Using the NC Controlled Substance Reporting System (CSRS) to Improve Opioid Prescribing

May 4th, 2017

In the most recent issue of the NC Medical Board Forum publication, Dr. Steven D. Prakken, Director of Duke Health’s Medical Pain Service, shared tips on why and how prescribers should use the Controlled Substance Reporting System (CSRS) to monitor patient behavior and avoid issuing prescriptions to patients who may be misusing the medications.

Read the Q & A

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Major Study Shows Significant Mortality Reduction with Opioid Replacement Therapy

May 4th, 2017

The BMJ published an article this week that concluded that, “Retention in methadone and buprenorphine treatment is associated with substantial reductions in the risk for all cause and overdose mortality in people dependent on opioids.” The review examined 19 observational studies involving more than 120,000 patients. “In pooled trend analysis, all cause mortality dropped sharply over the first four weeks of methadone treatment and decreased gradually two weeks after leaving treatment,” the review said.

See Research Study

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New Way to Dose Buprenorphine

April 20th, 2017

A new subcutaneous injection form of buprenorphine has been developed by Swedish pharmaceutical company Camarus and has shown promise in clinical trials. The liquid substance containing buprenorphine forms a gel once injected and can be easily administered through subcutaneous injection at weekly or monthly intervals. In a recent blog post, Dr. Jana Burson discusses this potential new option for administering buprenorphine.

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New Data Available on Emergency Department Visits for Opioid Overdose

April 20th, 2017

The NC Injury and Violence Prevention Branch of the Division of Public Health has been working with several partners to develop timely data reports utilizing ED data from NC DETECT. This infographic charts Emergency Department Visits for Opioid Overdose.

View Infographic on ED Visits for Opioid Overdose in North Carolina

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Guidelines for Addressing Benzodiazepine Use in Opioid Treatment Programs (OTPs)

April 20th, 2017

Earlier this month, the American Association for the Treatment of Opioid Dependence (AATOD) released its long-awaited report, Guidelines for Addressing Benzodiazepine Use in Opioid Treatment Programs (OTPs). The purpose of the AATOD report is to offer guidance, instead of restrictive procedures, to help OTPs treat these patients. The report notes that both careful monitoring and coordination of care that is “respectful but not capricious or punitive” are essential to ensure safe, effective, and individualized care for OTP patients.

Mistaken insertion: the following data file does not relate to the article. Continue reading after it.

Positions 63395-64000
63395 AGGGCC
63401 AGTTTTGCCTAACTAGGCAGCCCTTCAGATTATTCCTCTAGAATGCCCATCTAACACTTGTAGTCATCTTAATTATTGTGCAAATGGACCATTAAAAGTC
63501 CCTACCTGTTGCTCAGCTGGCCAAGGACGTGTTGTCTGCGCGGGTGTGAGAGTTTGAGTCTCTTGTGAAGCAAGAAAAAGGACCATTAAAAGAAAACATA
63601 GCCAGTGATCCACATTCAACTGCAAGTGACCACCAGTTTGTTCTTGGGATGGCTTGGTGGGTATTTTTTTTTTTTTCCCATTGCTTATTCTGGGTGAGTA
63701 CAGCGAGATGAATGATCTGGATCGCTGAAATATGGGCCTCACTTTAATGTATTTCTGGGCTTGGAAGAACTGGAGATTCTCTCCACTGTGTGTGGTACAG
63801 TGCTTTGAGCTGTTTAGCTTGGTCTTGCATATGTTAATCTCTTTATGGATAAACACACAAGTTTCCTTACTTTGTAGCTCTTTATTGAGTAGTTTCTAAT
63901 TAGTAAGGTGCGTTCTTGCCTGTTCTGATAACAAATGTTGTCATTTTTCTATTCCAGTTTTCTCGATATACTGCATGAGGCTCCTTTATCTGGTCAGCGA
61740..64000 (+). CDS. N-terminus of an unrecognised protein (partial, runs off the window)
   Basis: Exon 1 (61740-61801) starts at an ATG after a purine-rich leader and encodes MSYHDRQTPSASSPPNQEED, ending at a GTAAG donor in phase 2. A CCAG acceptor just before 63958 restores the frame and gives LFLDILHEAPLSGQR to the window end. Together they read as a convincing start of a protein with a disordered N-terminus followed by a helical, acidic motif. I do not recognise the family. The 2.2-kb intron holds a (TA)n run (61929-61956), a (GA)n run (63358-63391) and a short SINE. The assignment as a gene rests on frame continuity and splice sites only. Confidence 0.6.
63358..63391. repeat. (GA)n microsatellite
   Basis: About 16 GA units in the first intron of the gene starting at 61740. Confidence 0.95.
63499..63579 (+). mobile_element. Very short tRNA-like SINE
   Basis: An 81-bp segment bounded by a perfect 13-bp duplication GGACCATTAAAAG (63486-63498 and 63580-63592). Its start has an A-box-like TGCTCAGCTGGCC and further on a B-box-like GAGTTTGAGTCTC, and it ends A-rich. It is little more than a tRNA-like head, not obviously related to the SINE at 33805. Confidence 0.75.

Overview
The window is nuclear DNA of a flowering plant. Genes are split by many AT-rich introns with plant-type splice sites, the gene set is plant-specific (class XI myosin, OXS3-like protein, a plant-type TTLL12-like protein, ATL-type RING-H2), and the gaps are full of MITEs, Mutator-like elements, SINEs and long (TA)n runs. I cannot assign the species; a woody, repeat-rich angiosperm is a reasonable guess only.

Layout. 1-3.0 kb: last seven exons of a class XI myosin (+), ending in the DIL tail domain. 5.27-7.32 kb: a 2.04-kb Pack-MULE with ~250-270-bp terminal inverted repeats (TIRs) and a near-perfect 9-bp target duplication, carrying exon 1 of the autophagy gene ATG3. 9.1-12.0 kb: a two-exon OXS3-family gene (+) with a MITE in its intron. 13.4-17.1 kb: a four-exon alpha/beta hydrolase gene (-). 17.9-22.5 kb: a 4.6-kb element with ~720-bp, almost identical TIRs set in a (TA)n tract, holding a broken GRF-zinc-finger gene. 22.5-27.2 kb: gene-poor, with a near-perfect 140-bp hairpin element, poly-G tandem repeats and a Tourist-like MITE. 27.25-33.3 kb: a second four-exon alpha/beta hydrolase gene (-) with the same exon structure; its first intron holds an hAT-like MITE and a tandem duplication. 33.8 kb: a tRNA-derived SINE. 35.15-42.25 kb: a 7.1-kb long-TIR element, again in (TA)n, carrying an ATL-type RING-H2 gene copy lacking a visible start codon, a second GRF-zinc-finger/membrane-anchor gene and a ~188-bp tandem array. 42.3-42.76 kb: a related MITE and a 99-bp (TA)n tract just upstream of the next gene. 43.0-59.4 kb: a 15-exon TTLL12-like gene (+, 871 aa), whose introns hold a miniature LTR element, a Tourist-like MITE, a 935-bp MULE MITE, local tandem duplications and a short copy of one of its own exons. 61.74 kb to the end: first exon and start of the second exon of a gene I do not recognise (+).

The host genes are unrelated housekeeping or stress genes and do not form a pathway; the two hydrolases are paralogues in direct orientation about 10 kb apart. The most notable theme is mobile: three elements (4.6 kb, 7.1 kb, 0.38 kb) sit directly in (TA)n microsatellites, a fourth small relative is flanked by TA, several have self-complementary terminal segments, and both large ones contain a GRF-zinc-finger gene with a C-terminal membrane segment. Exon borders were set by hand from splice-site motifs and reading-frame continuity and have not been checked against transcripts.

Download AATODs Benzodiazepine Guidelines

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Benzodiazepines + Prescription Opioids = Caution Needed: Study

April 20th, 2017

Benzodiazepines may be prescribed for patients coping with severe anxiety, panic disorder, or sleep problems; prescription opioids can help relieve severe pain. When prescribed appropriately and with sufficient monitoring, either medication is relatively safe, especially for short-term use.

Dual therapy – an opioid plus a benzodiazepine – introduces much greater risk to the patient. Careful weighing of risk/benefit profile and monitoring are critical. Both medications can cause respiratory depression, and the combined respiratory effects can lead to serious problems; overdose, even death. Yet, according to the authors of the study, dual prescribing is becoming increasingly common.

Learn More

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NC Medical Board Offering Free CME Training in Several Piedmont Locations Addressing What Every Prescriber Needs to Know About Controlled Substance Prescribing

April 20th, 2017

Wake AHEC and the North Carolina Medical Board have partnered together to develop a webinar and panel sessions addressing the issue of prescription opioids for primary care physicians, surgeons, orthopaedists, physician assistants, nurse practitioners, and other providers who prescribe controlled substances for pain. This blended learning activity will provide clinicians with best practices for effectively and appropriately treating pain, and ultimately improving patient outcomes. These two educational activities are being offered at no cost and will fulfill the controlled substances CME requirement for the North Carolina Medical Board.

Download the CME Flyer
April 19 – Henderson
May 4 – Roxboro
May 24 – Sanford

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A Project of the Governor's Institute on Alcohol & Substance Abuse and the North Carolina Society of Addiction Medicine.
Funded wholly or in part by the federal Substance Abuse Prevention and Treatment Block Grant Fund (CFDA #93.959) as a project of the NC Division of Mental Health, Developmental Disabilities & Substance Abuse Services.